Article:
SEBASTIAN COUNTY (KFSM)- All the recent flooding has left farmer Jamie Patterson with hundreds of thousands of dollars in losses this harvest.
The water has destroyed nearly all of the farmer’s corn and wheat.
“This was a wheat field, around 220 acres here, and the flood just got over it, and if you don't really know what you're looking at, you think okay it might be salvageable, but it's really all ruined, just destroyed the quality of it,” Patterson said.
During the worst of the flooding, Patterson says the water was nearly 5 ft. high, and his plants were submerged.
“At every new crest we'd come out in the boat and look at it, and it was so depressing,” he said.
Patterson said he may be able to save some of the 420 acres of corn he planted when he harvests later this week.
“It didn't pay for itself,” he said. “It's really more of a nuisance than anything. The harvest will be just get it gone so we can try again.”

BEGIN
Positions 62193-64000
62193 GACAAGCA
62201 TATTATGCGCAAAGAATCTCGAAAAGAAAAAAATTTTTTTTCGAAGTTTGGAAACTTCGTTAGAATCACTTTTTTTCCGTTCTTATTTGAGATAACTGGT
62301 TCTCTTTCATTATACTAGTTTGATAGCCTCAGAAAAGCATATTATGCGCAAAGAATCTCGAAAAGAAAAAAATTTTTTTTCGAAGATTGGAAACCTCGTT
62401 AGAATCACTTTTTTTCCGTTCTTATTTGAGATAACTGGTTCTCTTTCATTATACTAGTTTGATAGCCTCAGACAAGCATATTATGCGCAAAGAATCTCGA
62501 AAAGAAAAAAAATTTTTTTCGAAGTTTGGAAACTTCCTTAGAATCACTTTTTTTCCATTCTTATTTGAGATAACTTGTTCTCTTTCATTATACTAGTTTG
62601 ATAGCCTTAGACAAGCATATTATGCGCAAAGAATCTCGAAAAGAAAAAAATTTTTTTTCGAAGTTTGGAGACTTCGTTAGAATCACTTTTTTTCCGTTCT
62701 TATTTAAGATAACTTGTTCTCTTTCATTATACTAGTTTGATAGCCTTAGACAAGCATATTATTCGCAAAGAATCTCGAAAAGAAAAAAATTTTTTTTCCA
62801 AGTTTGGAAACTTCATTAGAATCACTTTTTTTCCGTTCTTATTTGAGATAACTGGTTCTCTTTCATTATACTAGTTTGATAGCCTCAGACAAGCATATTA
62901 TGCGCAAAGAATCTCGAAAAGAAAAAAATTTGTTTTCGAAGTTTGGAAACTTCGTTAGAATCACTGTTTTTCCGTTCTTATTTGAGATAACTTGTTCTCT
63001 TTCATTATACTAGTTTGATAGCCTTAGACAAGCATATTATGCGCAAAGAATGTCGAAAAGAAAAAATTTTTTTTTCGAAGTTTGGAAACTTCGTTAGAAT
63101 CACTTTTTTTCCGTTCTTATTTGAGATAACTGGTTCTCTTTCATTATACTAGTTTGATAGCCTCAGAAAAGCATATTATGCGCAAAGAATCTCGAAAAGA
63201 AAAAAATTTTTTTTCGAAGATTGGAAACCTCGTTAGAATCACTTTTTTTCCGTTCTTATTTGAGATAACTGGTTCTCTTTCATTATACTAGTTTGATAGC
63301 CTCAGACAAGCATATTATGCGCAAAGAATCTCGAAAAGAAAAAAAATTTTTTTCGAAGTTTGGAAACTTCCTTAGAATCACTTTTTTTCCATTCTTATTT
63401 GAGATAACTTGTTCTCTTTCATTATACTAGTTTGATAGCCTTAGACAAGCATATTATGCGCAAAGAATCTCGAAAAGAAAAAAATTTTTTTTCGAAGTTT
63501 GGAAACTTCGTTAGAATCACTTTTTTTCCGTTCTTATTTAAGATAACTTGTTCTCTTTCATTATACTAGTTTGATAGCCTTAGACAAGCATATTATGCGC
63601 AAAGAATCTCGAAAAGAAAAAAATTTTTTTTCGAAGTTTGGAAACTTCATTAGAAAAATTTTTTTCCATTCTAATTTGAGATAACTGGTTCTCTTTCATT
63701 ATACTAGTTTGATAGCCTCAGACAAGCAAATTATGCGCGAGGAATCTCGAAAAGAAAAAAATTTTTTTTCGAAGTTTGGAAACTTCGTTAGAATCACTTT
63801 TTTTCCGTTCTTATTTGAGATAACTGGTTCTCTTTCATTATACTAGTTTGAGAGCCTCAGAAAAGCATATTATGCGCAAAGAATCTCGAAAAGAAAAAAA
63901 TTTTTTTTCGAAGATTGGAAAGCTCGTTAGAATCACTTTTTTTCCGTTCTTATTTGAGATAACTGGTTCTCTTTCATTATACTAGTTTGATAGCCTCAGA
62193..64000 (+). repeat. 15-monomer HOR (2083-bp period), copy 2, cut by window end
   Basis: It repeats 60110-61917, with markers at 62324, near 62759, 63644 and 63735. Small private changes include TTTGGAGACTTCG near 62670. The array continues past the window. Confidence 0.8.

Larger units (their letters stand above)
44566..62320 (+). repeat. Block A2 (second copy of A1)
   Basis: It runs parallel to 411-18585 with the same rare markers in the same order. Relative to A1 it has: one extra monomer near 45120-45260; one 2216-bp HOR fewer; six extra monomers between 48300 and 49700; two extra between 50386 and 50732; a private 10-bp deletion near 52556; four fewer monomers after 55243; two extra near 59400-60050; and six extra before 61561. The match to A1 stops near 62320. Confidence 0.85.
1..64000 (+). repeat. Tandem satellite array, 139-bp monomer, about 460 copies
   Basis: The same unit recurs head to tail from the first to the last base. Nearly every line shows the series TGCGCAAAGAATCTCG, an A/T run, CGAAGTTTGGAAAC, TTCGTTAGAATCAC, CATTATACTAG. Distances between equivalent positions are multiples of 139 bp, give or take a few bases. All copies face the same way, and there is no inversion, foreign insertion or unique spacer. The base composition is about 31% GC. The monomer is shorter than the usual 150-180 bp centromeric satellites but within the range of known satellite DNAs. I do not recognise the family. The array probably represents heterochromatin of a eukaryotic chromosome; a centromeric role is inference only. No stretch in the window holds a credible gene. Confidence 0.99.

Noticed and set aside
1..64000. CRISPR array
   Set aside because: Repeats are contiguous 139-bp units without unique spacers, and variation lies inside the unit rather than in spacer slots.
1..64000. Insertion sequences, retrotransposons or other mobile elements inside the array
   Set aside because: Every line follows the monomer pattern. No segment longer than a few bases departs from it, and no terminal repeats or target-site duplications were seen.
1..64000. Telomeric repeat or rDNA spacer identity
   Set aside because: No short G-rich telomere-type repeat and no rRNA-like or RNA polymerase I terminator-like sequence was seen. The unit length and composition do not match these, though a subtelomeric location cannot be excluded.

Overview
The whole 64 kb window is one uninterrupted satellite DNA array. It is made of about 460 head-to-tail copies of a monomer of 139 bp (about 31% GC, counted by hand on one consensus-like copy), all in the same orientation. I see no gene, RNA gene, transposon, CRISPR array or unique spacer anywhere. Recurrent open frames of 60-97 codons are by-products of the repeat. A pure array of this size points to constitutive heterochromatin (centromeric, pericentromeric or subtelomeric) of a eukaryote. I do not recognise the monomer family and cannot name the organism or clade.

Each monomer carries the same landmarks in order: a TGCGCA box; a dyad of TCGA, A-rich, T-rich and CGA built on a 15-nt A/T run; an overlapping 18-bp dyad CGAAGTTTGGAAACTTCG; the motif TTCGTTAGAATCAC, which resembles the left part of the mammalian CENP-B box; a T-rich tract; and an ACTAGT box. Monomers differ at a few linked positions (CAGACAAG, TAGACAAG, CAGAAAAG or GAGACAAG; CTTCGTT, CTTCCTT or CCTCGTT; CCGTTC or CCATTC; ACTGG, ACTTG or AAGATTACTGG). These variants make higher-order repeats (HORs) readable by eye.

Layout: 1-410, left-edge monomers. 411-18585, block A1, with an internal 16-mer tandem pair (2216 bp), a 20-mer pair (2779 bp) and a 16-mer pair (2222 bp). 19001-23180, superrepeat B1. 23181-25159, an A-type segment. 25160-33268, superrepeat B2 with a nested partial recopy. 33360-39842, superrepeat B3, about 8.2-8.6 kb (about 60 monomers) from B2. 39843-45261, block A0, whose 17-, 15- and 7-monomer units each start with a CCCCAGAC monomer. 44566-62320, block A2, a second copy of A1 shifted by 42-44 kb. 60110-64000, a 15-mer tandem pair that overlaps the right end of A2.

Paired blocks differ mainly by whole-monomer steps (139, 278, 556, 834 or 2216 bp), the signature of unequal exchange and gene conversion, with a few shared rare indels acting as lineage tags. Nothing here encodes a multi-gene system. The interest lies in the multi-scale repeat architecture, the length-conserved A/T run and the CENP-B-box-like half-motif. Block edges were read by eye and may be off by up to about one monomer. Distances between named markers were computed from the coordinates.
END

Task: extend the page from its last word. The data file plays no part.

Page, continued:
When his fields dry up, Patterson said he will plant soybeans in hopes of growing a crop. Even though he's lost money this year, he said things could be worse.
“Last year was phenomenal,” Patterson said. “The last two years were really good, and thankfully so. We were kind of set up to handle this year.”
Patterson said he expects to only be able to salvage about 40 acres of his crops.
Gov. Asa Hutchinson said he has the asked the nation's agriculture secretary to approve emergency loans for farmers affected by the flooding, and said he's also hoping to get a federal disaster declaration.